From the factory the caliper set comes with 160mm rotors, however the Shimano XT dynamo hub only comes with a centrelock fitting not a standard 6-bolt. As the price of a centrelock to 6-bolt adaptor was about the same price as a whole rotor, I decided to buy a Shimano SM-RT81 Saint/Deore XT rotor instead. The Spyres come out of the box with a 180mm post mount to IS mount adaptors which made this an easy conversion.
I do find it odd though that most road bikes that come with discs never really come with rotors larger than 160mm, seeing as that average speeds are higher this makes no sense to me. The weight penalty is marginal and I don't see any real disadvantages to a larger rotor, which fit the frame perfectly fine by the way. The rotor itself is of the Ice-tech type, which has thin later of alloy sandwiched inbetween two stainless steel braking surfaces, supposedly this helps with heat dissipation. I do prefer the centrelock mount to the 6-bolt, it's a lot simpler and it uses the same tool as standard Shimano cassettes.
Installation went through without any major hitches, there was only very minor rubbing on the caliper which was solved with some very minor truing which allowed me to adjust the brake reasonably tight. Also I didn't realise until I received the frameset that the rear brake requires a full length housing, I had ordered the standard Jagwire Road pro cable set which is much too short and I had to re-order the XL version. It's generally recommended to use compressionless housing for cable disc brakes, this is different to standard brake housing in that the wire strands run parallel much like gear cable housing instead of in a coil in the conventional type. To prevent rupturing under heavy braking, compressionless brake housing requires reinforcement, the Jagwire cables use a criss-crossed kevlar jacket, this has the side effect of making the housing less flexible than the conventional type. You can see the cut section in the picture above.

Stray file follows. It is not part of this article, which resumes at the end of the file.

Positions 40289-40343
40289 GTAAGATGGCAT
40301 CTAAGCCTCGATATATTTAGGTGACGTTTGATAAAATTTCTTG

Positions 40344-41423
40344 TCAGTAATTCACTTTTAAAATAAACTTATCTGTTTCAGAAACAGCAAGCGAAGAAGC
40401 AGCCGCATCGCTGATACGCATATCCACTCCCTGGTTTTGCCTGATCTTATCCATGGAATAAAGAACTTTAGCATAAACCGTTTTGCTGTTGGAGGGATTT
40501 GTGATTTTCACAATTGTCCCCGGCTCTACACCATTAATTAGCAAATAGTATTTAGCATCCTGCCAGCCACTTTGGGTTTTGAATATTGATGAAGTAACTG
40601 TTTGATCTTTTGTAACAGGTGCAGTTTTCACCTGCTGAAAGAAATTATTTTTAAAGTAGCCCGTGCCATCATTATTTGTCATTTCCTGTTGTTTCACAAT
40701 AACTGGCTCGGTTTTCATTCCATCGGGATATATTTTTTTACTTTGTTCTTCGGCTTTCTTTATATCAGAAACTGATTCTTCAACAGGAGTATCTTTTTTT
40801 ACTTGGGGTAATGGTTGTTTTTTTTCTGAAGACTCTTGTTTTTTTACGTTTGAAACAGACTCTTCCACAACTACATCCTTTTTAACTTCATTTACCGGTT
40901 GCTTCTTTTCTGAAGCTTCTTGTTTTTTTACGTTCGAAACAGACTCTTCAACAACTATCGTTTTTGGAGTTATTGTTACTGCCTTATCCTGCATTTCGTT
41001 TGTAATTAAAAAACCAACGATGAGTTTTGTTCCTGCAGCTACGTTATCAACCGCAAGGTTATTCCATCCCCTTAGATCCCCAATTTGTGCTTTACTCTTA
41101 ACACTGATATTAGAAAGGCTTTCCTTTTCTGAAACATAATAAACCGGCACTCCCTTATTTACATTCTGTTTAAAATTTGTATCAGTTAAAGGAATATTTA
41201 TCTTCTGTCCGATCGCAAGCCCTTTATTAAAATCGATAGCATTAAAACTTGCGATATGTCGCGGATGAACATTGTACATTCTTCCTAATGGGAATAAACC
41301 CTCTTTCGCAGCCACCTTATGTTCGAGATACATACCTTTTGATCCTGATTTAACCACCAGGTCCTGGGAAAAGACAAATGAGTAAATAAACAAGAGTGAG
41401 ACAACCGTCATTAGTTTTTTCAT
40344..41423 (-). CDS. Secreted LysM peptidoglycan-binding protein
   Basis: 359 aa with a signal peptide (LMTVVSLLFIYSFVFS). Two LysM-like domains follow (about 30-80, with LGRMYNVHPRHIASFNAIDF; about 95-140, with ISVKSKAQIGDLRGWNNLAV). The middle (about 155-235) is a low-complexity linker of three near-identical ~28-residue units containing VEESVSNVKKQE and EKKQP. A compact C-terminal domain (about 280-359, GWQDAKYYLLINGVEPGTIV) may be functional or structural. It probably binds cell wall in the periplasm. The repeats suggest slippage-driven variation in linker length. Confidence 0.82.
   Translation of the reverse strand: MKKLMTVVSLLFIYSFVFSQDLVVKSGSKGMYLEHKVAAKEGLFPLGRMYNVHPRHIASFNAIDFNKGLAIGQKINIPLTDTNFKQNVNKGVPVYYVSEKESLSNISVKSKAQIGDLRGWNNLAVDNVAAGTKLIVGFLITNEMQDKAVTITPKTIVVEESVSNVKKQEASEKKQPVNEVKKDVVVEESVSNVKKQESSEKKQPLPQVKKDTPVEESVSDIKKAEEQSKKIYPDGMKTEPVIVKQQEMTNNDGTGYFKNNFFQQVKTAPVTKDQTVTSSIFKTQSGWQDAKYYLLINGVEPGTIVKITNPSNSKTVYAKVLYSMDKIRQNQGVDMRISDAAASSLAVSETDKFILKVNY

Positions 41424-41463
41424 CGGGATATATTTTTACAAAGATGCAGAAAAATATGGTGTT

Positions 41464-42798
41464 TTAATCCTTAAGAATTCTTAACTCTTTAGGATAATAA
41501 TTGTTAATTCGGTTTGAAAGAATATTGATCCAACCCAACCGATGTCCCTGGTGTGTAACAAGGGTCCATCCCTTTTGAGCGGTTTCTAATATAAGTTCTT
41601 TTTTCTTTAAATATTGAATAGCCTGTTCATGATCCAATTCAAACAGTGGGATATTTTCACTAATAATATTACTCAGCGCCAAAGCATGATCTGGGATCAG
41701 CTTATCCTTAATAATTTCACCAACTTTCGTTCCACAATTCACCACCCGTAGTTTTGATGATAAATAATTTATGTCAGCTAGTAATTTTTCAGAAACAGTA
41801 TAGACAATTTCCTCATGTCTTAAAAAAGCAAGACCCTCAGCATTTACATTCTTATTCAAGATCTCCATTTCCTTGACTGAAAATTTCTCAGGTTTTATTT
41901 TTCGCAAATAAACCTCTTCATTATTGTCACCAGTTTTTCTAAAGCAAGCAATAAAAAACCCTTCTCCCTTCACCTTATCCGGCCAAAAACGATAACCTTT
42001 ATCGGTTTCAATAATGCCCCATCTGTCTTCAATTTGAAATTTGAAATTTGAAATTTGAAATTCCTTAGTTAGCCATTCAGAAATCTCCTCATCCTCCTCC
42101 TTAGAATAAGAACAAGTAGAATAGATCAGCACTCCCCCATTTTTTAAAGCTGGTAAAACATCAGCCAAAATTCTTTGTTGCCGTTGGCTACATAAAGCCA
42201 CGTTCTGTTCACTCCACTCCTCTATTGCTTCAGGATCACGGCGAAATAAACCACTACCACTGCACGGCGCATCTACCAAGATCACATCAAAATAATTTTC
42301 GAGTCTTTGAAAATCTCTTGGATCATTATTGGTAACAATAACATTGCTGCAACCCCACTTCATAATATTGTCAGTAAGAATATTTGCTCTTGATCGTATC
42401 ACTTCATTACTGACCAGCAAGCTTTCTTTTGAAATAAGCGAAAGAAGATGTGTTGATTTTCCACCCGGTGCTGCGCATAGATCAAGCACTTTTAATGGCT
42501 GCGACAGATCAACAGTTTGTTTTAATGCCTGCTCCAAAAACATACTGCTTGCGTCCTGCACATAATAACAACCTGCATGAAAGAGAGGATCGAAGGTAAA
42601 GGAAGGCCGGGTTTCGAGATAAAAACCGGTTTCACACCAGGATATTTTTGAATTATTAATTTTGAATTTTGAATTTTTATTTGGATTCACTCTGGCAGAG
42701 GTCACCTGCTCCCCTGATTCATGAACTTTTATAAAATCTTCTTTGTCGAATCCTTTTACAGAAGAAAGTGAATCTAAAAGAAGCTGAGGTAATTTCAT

The only other mild quirk is that the Campagnolo Ergopower levers have slightly smaller openings for cable ends compared to Shimano/Sram cables. Since the Jagwire cables were meant for Shimano/SRAM the brake and gear ends required a bit of filing to get them to fit properly. The brake cable ends don't seat properly unless you do this, the gear cable ends will fit however they will get jammed in if you don't file them down a little. The picture above shows the filed down end fitting snugly inside.
So, after installation I gave them a quick go, break-in happened quite quickly with bite building up quite quickly over a dozen or so hard stops. They performed quite nicely out of the box, having enough power to flip you over the bars quite easily braking from the hoods, but still able to feather it very lightly to prevent lockup. I'll have to follow up with a proper review once I get some mileage on it. That's all for now, thanks for reading!
Continue on for Part 4: Lighting...